SINGAPORE - German football and clubs have nothing to fear from other European leagues and have all the tools necessary to dominate the continent, former Germany captain Lothar Matthaus said on Thursday (Jan 7).
And at the forefront are Bayern Munich, who won the treble last season and demolished Barcelona 8-2 in the Champions League quarter-finals.
In a conference call with Asian media, Matthaus, who spent 12 years over two spells at the Bavarians and skippered Germany to victory at the 1990 World Cup, said: "German football is getting better and better. We respect the (English) Premier League, Spanish and Italian leagues, but I think we don't have to be afraid of these big names and big teams."
All six Bundesliga teams - Bayern, Borussia Dortmund, RB Leipzig, Borussia Monchengladbach, Bayer Leverkusen and Hoffenheim - involved in Europe at the start of the season have qualified for the knockout stage of the Champions League and Europa League.
Bayern striker Robert Lewandowski is also the reigning Best Fifa Men's Player winner, the first from the Bundesliga.
Alphonso Davies, Thiago Alcantara, Joshua Kimmich - part of the Bayern side that won the quintuple last season - were also named in the FIFPro World XI.
Among the elite leagues in Europe, the Bundesliga was the best attended league between 2013 to 2018, with an average crowd size of 43,302, followed by the Premier League (36,675) and Spain's La Liga (27,381).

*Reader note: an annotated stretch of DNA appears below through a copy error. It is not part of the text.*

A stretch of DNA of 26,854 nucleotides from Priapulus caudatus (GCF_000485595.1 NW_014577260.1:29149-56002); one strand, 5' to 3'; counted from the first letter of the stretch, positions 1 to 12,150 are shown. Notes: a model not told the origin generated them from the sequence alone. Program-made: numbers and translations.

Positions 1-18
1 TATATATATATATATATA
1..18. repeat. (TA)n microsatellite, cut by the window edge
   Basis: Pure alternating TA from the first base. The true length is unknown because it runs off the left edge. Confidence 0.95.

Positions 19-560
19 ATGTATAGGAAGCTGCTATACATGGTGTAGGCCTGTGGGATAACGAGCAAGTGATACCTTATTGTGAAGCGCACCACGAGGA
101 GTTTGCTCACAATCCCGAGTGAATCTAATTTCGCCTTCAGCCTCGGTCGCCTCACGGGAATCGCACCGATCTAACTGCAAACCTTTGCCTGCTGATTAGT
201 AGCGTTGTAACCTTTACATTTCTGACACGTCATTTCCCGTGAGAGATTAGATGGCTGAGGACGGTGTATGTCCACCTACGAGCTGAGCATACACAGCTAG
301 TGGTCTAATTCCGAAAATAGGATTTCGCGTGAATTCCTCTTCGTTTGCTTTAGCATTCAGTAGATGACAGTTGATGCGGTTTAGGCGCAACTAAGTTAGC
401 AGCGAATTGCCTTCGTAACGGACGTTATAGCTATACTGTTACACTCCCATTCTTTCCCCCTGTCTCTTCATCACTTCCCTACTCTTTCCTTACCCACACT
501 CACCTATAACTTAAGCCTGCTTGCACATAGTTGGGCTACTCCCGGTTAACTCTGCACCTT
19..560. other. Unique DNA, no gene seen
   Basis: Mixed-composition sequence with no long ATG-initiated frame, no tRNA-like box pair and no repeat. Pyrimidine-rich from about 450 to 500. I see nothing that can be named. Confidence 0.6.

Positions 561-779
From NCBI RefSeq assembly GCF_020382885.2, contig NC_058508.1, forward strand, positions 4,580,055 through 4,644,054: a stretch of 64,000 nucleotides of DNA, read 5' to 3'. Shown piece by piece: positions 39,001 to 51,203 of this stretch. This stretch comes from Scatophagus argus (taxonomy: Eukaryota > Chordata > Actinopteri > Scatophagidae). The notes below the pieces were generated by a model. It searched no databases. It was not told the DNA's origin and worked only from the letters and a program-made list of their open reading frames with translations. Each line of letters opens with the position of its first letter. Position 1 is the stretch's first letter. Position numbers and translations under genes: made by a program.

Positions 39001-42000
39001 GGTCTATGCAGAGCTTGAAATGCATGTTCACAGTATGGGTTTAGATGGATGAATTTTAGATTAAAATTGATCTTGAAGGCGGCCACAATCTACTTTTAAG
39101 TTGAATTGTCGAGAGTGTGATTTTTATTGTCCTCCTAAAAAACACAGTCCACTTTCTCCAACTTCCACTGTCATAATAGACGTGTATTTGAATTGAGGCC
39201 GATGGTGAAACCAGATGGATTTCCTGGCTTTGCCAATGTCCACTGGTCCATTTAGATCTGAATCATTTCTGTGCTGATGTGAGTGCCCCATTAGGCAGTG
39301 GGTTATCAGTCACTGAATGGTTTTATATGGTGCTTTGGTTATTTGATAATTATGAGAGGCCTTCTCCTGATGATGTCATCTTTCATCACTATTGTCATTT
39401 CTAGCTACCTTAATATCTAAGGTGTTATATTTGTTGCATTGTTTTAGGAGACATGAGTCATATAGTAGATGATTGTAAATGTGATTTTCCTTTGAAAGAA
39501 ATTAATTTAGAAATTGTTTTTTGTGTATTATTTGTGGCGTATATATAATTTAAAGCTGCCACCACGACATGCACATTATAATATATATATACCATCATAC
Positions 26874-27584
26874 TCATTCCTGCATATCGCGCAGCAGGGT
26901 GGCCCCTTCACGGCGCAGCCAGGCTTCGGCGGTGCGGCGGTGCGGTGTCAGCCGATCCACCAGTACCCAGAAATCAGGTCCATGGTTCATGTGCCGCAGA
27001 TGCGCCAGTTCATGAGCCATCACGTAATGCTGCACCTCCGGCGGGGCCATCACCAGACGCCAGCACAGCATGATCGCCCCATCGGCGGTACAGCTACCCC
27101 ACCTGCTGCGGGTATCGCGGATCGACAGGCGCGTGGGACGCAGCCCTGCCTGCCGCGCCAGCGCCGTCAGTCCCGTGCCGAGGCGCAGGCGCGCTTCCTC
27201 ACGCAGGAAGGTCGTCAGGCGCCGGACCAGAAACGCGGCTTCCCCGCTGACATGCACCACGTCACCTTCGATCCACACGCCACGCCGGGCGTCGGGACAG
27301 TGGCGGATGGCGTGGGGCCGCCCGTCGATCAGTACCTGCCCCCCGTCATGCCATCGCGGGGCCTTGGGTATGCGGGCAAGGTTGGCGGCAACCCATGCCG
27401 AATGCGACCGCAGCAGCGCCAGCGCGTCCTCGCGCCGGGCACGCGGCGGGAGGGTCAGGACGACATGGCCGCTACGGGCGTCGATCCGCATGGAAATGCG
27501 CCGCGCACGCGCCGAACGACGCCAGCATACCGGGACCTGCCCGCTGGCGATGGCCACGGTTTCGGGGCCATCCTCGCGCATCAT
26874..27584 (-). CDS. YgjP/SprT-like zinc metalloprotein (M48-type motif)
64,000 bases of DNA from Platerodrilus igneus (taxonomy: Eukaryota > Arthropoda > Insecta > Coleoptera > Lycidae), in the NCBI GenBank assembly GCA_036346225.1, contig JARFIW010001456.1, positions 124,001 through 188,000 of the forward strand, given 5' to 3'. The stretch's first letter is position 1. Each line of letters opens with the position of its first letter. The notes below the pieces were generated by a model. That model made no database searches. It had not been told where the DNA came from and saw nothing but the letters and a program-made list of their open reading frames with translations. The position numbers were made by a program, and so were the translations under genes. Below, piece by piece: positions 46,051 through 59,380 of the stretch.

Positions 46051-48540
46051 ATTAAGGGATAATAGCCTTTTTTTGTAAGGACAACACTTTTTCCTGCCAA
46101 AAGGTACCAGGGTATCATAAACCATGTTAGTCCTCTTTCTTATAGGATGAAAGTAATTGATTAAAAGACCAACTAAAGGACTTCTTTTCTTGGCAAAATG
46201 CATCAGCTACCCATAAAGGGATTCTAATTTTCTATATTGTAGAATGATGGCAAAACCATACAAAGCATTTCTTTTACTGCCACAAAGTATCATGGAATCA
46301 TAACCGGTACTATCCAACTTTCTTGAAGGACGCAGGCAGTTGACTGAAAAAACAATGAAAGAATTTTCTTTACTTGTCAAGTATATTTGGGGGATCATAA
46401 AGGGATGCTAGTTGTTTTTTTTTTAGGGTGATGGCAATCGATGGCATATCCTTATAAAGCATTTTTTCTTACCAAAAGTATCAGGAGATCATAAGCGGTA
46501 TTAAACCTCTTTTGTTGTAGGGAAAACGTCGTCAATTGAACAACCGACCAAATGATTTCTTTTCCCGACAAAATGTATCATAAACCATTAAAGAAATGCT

Matthaus, 59, said: "We play on the highest level. The Bundesliga has good clubs, we have nice stadiums, we have a great atmosphere.
"I've followed more international football in the last nine months than before and we've seen the quality of German football in the results of last year's Champions League.
"You can play in the first four or five clubs in the Bundesliga and have the same quality as the Premier League."
The German league features some of the planet's brightest talents in Bayern's Alphonso Davies and Dortmund duo Erling Haaland and Jadon Sancho, but the Bundesliga's financial power pales in comparison to the Premier League.
Despite the coronavirus pandemic, top flight clubs in England spent £1.26 billion (S$2.27 billion) on transfers last summer, while their counterparts in Germany invested £290.43million.
Bayern may have lured winger Leroy Sane from Manchester City but his compatriots Timo Werner (Leipzig) and Kai Havertz (Bayer) were poached by Chelsea in mega transfer deals in the summer.
The dominance of Bayern - they are seeking a nine straight league championship this term - may have led critics to label the Bundesliga a "farmers league" but Matthaus insists this winning run has not been as easy as it seems.
The current campaign illustrates the competitiveness of the competition, he noted.
Bayern are top but only two points clear of Leipzig and appear vulnerable. Without the departed Philippe Coutinho, Ivan Perisic and Thiago Alcantara, Bayern are also weaker than last year.
Matthaus, who is a Bundesliga ambassador, said: "Leipzig has been improving a lot in the past few years and they've made the next step even though they lost Werner and (Patrik) Schick.
"They've found their way and have a very good bench. They have 18, 19, 20 players on the same level who can play two different systems.
"This will be a long fight for the Bundesliga title between these two teams."